By now you probably already know that Microsoft have released its new Windows 11 operating system and consumer reception of the new OS is about as expected really in the sense that Windows 11 is a buggy, broken and perhaps slow operating system.
Which is understandable considering that Microsoft seemingly have been incapable of releasing an update to Windows 10 without breaking something else entirely and with the new Windows 11 OS it shouldn’t come as a surprise that in hindsight it’s more of a UI refresh of its predecessor is the ability for the scheduler to more appropriately allocate the cores of Intel’s upcoming Alder Lake processors which feature a big.LITTLE design of incorporating eight full cores with eight additional Atom cores.
Whereas I’m sure many W10 users will refuse to update operating systems as they refuse to be early adopting retards yet are still retarded enough to go and purchase one of Intel’s Alder Lake processors which I’m sure would cause the Windows 10 OS to have a meltdown as its unable to decipher and allocate which cores when going from apps such as the calculator to proper gaming applications.
But I digress, Windows 11 is the ideal OS to make the most out of Intel’s garbage big.LITTLE design and yet coincidentally the W11 OS as of right now actually impedes upon AMD Ryzen processor performance by as much as 15%, now isn’t that convenient.
For the Intel corporation it has to be said that in the past companies such as Dell were the best business partners that money could buy… quite literally, and perhaps maybe Microsoft shall join that list as well considering how both companies loved to tout about how close the relationship between them and M$ have been in conjunction for the Windows 11 development process and yet seemingly it’s once again AMD who receive the shortest straw.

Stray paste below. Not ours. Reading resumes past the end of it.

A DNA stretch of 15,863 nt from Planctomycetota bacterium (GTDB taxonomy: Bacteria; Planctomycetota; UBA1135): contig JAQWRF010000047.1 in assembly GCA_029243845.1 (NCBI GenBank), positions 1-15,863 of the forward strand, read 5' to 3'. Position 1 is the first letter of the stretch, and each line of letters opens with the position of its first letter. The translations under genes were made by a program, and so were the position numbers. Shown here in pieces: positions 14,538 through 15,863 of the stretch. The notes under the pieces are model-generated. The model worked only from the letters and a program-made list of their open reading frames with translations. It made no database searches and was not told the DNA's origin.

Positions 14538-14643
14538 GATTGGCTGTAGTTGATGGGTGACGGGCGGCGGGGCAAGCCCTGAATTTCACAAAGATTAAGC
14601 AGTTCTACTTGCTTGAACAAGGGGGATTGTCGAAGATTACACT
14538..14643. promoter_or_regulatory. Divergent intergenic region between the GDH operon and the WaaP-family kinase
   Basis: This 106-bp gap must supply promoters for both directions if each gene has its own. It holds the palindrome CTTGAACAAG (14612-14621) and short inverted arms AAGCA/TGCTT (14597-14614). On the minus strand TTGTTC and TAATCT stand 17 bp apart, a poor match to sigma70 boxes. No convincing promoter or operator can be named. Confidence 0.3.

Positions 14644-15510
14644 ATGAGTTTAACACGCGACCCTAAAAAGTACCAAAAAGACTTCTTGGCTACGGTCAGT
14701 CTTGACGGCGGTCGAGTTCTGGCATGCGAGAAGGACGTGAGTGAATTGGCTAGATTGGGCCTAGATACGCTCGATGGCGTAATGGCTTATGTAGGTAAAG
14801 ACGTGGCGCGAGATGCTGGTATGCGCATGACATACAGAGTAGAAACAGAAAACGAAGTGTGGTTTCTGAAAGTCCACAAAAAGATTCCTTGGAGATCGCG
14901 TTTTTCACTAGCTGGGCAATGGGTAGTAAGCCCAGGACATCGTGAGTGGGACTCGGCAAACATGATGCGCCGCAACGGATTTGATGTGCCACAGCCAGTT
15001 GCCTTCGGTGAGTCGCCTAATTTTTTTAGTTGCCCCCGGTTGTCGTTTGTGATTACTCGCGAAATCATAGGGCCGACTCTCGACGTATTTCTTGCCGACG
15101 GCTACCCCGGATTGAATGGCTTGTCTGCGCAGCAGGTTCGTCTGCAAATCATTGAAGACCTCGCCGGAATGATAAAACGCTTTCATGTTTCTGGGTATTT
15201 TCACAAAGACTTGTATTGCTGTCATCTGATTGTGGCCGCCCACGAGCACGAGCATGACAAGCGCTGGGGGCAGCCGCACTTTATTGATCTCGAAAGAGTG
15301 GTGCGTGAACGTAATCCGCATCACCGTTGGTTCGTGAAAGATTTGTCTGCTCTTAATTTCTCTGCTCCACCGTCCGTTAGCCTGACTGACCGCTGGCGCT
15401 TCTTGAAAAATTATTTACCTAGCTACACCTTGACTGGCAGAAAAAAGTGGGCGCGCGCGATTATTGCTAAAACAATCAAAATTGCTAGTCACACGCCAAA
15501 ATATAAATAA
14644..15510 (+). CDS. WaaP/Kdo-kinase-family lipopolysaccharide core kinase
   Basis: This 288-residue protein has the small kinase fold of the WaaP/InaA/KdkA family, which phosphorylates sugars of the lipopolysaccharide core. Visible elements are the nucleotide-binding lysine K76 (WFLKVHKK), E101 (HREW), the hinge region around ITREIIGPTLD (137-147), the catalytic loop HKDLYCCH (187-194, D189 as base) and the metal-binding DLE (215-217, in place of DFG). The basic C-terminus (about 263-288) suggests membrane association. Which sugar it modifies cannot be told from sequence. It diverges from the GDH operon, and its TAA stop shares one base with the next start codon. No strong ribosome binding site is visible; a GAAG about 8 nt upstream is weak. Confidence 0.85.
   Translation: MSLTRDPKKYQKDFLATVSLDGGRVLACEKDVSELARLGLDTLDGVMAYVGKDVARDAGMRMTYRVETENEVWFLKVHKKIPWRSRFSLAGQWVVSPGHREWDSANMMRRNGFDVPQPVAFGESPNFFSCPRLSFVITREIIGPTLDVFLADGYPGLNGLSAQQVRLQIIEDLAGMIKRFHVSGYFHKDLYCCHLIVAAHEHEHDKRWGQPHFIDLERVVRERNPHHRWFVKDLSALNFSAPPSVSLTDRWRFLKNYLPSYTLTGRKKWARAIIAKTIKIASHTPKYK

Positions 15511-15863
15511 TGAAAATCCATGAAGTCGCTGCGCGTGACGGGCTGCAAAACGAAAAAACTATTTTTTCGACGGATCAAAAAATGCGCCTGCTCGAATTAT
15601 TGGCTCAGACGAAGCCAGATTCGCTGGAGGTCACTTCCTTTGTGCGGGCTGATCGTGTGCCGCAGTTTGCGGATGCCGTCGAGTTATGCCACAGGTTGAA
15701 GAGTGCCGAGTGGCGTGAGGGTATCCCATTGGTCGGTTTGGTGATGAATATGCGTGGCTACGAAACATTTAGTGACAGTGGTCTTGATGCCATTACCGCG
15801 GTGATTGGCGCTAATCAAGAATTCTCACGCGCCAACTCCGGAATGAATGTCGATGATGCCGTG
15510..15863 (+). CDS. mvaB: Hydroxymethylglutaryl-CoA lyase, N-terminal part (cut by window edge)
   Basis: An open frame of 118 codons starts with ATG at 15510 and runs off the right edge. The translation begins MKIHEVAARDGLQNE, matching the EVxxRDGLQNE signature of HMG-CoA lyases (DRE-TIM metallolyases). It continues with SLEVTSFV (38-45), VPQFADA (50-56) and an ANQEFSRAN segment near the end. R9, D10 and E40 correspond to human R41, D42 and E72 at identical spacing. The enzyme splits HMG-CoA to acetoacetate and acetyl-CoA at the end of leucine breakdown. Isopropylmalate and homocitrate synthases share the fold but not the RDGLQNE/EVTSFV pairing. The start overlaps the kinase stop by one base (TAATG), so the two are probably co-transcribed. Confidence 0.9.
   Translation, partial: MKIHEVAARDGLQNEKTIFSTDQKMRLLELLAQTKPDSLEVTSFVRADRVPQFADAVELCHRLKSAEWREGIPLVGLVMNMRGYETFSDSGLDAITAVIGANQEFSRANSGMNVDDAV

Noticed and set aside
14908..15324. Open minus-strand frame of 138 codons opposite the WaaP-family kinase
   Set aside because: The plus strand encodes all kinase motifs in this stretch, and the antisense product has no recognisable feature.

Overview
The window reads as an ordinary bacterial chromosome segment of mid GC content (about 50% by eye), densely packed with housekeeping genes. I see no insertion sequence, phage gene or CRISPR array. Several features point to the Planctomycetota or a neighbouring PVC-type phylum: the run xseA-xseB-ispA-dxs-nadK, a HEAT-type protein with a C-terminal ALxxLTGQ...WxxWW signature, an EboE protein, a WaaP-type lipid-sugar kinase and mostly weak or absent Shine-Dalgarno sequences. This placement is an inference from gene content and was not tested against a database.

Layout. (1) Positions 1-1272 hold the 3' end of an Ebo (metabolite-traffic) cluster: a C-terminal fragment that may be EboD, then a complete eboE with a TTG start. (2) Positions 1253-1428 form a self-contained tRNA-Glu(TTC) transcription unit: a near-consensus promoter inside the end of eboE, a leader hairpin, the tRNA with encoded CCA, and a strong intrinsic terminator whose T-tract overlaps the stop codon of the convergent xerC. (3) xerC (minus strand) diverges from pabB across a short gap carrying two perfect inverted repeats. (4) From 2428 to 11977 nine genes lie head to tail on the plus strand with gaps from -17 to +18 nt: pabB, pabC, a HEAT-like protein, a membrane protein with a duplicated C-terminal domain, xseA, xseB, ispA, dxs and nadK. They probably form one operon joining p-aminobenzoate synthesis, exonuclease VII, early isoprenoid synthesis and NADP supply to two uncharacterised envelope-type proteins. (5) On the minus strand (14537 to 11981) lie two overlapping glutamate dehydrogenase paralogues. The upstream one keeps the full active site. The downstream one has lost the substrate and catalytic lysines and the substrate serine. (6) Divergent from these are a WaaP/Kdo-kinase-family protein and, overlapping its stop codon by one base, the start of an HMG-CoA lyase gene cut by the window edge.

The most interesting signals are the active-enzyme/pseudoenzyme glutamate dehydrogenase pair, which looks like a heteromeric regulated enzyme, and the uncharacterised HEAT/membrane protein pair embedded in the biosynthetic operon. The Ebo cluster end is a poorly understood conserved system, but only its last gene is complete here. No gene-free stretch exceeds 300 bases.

The reasoning behind this illusive performance degradation from a mere operating system is down to how on Windows 11 the L3 cache latency of an AMD Ryzen processor can be as much as three times slower, which has a dramatic impact on applications from synthetical benchmarks to gaming performance.
Though I’m sure considering that no issues have been reported that Intel processors that exhibit high cache / memory latency haven’t been shafted such as Intel’s disposable 11th generation Rocket Lake CPUs which compared to generations past feature abysmal latency on its lonesome, which had a dramatic effect on Rocket Lake gaming performance figures comparative to older Skylake processors. (And I’m sure Alder Lake will be no different.)
AMD released an advisory alerting to the performance hit on the Windows 11 operating system stating that most performance hits would be around 3-5% in general applications with some outliers to be found in games due to the increased L3 cache latency, combined with improper core scheduling where single-threaded games will result in additional degraded performance as well, typically impacting AMD Ryzen processors with 8-cores or greater.
However these issues intend to be fully resolved in an upcoming Windows 11 update expected sometime in October.